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Thread: Transitioning from planning to politics?

  1. #1
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    Transitioning from planning to politics?

    I am currently finishing my thesis for my MAURP and working in the public sector. My undergrad is in political science so I have always had more of an affection for the policy side of planning. Does anyone have any advice on the best steps to take to get into a career as an aide or a legislative assistant?

  2. #2
    Cyburbian vagaplanner's avatar
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    Quote Originally posted by lrd View post
    I am currently finishing my thesis for my MAURP and working in the public sector. My undergrad is in political science so I have always had more of an affection for the policy side of planning. Does anyone have any advice on the best steps to take to get into a career as an aide or a legislative assistant?
    Hmmmm...well you might be on the wrong forum, because planners are not taught to be ass kissers, which is basically what aides/legislative assistants are. On the bright side, most poli sci and city administration programs must be turning ass kissers by the dozen, because that's all I ever see...i.e. dumbass city administrators that don't know shit and can't take the heat if they do (know shit).

    But seriously on the bright side, you are pursuing a planning degree. Press on, and congrats in advance.
    ...my lifestyle determines my death style!
    - Metallica

  3. #3
    Cyburbian beach_bum's avatar
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    Well I have a poly-sci undergrad and worked in politics for a brief time before doing the planning masters. Political jobs are all about who you know, they aren't advertised really. Join your local 'party-affiliated' group, volunteer at some fund-raisers, do some campaigning this fall for your favorite candidate. I interviewed for a position at a congressional office and I got that interview because I had been an intern in their office and volunteered at fund-raiser events. Get out there or go to DC/Tallahassee...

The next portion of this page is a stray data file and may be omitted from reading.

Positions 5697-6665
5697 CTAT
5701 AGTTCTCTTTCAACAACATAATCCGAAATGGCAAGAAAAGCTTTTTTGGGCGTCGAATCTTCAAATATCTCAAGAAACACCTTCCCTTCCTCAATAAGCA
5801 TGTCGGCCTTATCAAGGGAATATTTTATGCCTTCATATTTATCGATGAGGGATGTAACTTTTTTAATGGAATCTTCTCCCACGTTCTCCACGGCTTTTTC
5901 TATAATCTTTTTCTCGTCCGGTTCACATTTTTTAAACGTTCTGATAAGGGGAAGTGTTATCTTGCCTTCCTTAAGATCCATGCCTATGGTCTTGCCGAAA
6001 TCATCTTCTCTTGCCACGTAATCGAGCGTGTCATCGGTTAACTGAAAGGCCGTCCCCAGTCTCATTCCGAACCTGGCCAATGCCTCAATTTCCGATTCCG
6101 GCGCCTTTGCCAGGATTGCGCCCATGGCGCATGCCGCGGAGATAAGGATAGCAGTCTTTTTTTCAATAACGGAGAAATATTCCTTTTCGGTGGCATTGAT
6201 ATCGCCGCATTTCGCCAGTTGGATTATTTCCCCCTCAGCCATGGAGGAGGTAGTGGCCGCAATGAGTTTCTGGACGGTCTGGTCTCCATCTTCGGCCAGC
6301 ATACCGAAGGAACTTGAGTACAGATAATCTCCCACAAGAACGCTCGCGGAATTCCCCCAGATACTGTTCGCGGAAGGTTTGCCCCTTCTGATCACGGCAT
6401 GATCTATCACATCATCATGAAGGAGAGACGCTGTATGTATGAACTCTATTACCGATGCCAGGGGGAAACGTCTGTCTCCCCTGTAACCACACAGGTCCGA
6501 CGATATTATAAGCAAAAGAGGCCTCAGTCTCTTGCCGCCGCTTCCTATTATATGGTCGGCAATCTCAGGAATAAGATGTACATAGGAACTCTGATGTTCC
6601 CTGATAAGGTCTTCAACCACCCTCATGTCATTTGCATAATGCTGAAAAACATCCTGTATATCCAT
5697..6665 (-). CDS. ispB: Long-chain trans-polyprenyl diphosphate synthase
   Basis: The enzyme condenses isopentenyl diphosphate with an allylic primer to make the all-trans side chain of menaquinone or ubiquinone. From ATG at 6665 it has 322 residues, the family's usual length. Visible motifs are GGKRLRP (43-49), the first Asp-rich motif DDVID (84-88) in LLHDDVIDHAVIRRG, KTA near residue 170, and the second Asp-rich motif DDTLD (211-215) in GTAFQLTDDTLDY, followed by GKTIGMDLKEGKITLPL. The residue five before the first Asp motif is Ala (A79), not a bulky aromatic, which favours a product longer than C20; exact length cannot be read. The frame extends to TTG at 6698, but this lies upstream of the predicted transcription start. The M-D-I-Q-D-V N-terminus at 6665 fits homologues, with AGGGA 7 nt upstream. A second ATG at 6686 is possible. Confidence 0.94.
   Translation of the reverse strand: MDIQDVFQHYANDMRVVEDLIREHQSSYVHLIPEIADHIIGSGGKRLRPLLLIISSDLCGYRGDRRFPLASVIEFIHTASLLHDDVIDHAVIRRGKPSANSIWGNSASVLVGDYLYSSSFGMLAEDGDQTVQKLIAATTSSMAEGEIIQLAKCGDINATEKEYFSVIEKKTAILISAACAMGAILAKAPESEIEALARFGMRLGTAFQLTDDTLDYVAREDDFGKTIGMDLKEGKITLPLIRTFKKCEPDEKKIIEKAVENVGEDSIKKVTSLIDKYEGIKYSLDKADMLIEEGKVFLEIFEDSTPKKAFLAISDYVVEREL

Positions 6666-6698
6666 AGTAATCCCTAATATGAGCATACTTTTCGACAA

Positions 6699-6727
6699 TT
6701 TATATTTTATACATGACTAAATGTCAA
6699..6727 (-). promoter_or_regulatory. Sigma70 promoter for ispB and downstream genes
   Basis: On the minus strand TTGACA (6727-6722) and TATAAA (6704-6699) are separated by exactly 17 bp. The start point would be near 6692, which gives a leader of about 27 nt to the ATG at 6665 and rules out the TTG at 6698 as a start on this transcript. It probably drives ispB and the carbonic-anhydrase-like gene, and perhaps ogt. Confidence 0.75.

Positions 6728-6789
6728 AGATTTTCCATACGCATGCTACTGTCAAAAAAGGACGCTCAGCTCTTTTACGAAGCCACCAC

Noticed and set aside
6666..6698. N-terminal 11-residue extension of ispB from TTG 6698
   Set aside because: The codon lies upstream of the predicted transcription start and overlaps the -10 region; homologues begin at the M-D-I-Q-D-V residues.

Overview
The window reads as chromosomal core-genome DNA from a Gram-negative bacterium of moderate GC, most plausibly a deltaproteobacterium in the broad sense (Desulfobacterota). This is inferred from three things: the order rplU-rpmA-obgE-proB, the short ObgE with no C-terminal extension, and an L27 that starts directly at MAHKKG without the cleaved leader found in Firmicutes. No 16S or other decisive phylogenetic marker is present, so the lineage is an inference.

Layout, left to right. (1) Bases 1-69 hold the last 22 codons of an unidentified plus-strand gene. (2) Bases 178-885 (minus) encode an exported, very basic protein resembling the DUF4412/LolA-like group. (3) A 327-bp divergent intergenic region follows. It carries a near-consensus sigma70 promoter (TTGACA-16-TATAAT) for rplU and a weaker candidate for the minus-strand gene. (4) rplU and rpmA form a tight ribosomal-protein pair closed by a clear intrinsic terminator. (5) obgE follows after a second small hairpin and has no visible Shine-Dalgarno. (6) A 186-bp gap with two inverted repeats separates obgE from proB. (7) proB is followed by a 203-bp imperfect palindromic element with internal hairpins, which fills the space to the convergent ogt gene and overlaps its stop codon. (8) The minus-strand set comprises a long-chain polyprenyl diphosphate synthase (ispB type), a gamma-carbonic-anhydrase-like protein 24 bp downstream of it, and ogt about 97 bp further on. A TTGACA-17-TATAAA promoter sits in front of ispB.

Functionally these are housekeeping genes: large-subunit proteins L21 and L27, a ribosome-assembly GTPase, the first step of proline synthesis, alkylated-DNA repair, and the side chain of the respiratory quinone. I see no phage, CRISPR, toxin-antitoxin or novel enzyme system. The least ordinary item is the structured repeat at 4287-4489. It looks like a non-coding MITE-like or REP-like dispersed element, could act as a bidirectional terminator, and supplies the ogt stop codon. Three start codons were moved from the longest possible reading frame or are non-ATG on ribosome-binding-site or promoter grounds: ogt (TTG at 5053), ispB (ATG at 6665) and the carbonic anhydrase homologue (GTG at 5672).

"Never invest in any idea you can't illustrate with a crayon." ~Peter Lynch

  4. #4
    I went from working for a community development corporation to helping politicians get elected. At one point, I was ready to run myself, but decided not to (that's for another thread).

    If you have community organizing skills, and you use your position in planning to meet lots of people, the transition is pretty smooth. Others have made the transition. The hardest thing is raising money. If you are a public employee, its usually illegal to ask for campaign contributions. Usually, you wouldn't have the resources to quit and run for office while not working.

  5. #5
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    Thanks for you help! I figure I'll stick with planning while I become involved in the community.

    Vagaplanner, while you insight is appreciated, you sound pretty jaded. I believe the proper etiquette of "forums" is if you don't have anything nice or helpful to say...then DON'T say anything. I hate to break it to you but planning is all politics.

  6. #6
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    Policy in planning

    Hate to say it, but I agree with vagaplanner. I might have said it differently, but I agree. You can go the political route or you can go into planning. The two do not mix well. I had a prof who paraphrased that planning was the most political job with the least amount of political power. This is really by design.

    Our profession in one that is supposed to stay out of the politics. We are supposed to be impartial and while a planning background would be helpful for policy analysis there are just too many dollars on the table for the planners to be political. Especially in land use.

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